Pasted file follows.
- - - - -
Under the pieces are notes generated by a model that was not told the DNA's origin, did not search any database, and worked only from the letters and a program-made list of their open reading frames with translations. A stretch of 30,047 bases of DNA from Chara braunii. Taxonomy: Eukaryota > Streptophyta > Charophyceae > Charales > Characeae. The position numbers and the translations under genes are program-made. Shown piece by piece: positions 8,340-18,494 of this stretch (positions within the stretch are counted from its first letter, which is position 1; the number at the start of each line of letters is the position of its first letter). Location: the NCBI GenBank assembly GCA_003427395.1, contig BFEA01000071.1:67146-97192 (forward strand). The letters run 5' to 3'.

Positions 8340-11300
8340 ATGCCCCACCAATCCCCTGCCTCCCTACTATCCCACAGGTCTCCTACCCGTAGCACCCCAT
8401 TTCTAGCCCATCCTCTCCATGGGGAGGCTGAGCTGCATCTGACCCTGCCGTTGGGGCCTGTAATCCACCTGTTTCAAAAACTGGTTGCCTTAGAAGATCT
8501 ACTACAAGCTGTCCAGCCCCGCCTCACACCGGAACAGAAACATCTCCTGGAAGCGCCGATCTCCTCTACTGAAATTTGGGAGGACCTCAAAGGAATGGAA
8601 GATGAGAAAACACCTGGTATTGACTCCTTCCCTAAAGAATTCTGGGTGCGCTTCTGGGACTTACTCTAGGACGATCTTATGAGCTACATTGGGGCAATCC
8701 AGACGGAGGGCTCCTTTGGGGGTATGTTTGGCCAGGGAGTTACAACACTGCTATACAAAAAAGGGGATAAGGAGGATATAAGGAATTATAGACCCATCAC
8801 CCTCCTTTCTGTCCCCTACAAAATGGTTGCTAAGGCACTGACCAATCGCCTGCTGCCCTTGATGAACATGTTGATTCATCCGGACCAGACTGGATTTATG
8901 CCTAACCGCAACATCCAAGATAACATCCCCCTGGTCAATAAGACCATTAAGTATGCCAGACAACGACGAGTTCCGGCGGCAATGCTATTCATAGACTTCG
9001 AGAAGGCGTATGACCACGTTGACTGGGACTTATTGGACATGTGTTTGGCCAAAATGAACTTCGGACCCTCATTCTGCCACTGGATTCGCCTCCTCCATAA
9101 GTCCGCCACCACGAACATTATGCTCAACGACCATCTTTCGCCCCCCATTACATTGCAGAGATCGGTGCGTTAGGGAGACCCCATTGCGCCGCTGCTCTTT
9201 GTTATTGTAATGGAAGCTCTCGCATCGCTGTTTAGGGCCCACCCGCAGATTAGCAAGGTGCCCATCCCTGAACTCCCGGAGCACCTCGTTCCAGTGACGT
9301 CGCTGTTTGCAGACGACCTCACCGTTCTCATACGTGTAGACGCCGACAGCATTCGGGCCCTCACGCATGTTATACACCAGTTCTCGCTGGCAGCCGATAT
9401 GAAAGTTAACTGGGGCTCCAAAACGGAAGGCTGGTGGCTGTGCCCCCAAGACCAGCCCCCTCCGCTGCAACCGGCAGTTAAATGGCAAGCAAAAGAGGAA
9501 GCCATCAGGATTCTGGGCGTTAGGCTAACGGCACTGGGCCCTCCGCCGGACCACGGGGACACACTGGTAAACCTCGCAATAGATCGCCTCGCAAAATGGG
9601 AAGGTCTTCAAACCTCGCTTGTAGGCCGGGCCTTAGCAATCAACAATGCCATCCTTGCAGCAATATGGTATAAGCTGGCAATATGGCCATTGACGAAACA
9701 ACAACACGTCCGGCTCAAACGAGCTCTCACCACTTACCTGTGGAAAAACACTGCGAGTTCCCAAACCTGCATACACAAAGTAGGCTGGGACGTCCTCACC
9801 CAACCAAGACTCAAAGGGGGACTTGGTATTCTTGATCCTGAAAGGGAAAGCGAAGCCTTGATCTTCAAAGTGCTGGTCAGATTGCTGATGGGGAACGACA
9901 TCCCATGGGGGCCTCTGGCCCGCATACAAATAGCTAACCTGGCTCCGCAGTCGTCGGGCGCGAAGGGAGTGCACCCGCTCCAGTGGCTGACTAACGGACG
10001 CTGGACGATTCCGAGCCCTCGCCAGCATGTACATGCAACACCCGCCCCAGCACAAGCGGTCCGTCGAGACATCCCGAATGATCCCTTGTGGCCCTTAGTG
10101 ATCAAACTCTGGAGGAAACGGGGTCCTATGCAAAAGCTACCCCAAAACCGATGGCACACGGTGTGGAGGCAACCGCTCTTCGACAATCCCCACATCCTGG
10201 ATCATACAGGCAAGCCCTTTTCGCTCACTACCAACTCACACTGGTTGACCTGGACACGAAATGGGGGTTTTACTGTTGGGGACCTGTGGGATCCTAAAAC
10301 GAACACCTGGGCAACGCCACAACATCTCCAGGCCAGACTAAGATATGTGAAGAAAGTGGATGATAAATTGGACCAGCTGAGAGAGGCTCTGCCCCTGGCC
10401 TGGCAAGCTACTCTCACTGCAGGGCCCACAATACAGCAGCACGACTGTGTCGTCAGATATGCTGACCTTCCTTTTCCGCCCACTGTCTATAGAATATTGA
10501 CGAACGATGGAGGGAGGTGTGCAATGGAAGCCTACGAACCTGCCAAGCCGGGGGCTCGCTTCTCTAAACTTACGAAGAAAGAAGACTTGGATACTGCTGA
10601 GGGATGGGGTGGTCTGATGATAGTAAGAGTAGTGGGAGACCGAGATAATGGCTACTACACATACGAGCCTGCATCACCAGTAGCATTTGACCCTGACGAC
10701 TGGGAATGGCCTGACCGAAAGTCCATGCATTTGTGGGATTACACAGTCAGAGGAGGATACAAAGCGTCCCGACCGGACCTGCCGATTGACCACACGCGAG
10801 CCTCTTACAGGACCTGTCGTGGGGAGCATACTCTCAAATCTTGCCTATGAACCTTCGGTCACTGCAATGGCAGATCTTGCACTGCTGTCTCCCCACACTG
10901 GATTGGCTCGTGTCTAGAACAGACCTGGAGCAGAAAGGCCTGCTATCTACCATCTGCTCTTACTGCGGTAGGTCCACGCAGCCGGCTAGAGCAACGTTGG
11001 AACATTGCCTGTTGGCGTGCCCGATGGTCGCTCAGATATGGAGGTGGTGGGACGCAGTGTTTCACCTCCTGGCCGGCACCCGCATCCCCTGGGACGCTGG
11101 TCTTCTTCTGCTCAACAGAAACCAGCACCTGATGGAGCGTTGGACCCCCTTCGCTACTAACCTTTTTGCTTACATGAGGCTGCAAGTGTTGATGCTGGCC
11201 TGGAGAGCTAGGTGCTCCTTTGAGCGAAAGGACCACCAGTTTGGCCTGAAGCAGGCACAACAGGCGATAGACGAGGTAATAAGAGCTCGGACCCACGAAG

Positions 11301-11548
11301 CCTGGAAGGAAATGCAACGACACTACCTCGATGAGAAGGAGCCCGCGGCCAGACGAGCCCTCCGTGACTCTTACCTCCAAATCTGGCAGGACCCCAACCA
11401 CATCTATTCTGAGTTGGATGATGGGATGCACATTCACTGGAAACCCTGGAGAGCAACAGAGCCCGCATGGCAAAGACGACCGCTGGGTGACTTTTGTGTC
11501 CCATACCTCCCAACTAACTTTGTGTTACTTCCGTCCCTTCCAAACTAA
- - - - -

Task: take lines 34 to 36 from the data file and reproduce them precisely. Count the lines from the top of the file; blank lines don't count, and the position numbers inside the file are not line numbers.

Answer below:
11301 CCTGGAAGGAAATGCAACGACACTACCTCGATGAGAAGGAGCCCGCGGCCAGACGAGCCCTCCGTGACTCTTACCTCCAAATCTGGCAGGACCCCAACCA
11401 CATCTATTCTGAGTTGGATGATGGGATGCACATTCACTGGAAACCCTGGAGAGCAACAGAGCCCGCATGGCAAAGACGACCGCTGGGTGACTTTTGTGTC
11501 CCATACCTCCCAACTAACTTTGTGTTACTTCCGTCCCTTCCAAACTAA